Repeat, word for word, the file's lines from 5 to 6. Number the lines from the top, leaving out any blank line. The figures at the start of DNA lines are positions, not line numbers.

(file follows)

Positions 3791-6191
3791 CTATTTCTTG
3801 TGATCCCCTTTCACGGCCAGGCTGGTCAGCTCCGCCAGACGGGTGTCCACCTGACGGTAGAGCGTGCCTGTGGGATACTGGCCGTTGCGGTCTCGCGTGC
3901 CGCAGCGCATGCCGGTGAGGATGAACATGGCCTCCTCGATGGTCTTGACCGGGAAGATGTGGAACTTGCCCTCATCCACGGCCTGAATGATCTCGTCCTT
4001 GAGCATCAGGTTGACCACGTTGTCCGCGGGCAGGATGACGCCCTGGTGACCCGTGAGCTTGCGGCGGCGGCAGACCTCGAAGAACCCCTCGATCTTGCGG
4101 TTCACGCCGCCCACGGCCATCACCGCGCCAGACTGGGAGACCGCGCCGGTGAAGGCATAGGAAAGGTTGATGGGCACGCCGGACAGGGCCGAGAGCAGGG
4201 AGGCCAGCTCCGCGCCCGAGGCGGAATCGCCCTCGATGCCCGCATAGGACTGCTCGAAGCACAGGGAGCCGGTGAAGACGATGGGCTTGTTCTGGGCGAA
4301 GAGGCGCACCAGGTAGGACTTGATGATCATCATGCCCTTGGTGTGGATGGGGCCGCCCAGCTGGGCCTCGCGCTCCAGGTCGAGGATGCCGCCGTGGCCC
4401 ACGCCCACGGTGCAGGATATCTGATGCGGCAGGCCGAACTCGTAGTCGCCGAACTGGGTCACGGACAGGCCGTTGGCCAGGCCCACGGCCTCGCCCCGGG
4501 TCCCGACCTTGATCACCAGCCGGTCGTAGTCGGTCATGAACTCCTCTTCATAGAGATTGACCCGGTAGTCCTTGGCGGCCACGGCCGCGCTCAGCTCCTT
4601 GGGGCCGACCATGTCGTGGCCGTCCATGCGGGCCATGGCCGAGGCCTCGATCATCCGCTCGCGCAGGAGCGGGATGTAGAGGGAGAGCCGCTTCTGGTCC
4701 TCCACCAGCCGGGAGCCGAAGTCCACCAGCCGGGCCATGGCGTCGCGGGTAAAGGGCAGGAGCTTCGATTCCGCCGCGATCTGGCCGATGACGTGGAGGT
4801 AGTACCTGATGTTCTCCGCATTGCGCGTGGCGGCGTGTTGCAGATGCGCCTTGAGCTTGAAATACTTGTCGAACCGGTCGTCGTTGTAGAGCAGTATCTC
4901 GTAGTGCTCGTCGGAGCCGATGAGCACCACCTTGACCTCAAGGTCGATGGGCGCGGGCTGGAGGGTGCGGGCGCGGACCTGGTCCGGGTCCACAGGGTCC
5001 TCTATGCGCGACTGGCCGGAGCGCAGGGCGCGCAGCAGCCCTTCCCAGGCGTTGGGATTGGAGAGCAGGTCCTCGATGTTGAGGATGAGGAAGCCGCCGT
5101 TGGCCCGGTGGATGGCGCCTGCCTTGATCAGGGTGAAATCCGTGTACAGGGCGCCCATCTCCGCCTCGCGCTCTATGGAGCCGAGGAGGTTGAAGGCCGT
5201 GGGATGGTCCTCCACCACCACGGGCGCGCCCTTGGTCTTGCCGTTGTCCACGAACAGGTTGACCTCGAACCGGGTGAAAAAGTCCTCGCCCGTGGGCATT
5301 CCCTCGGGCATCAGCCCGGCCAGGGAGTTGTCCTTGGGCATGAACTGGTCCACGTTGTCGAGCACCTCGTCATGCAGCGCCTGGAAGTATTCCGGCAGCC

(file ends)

4001 GAGCATCAGGTTGACCACGTTGTCCGCGGGCAGGATGACGCCCTGGTGACCCGTGAGCTTGCGGCGGCGGCAGACCTCGAAGAACCCCTCGATCTTGCGG
4101 TTCACGCCGCCCACGGCCATCACCGCGCCAGACTGGGAGACCGCGCCGGTGAAGGCATAGGAAAGGTTGATGGGCACGCCGGACAGGGCCGAGAGCAGGG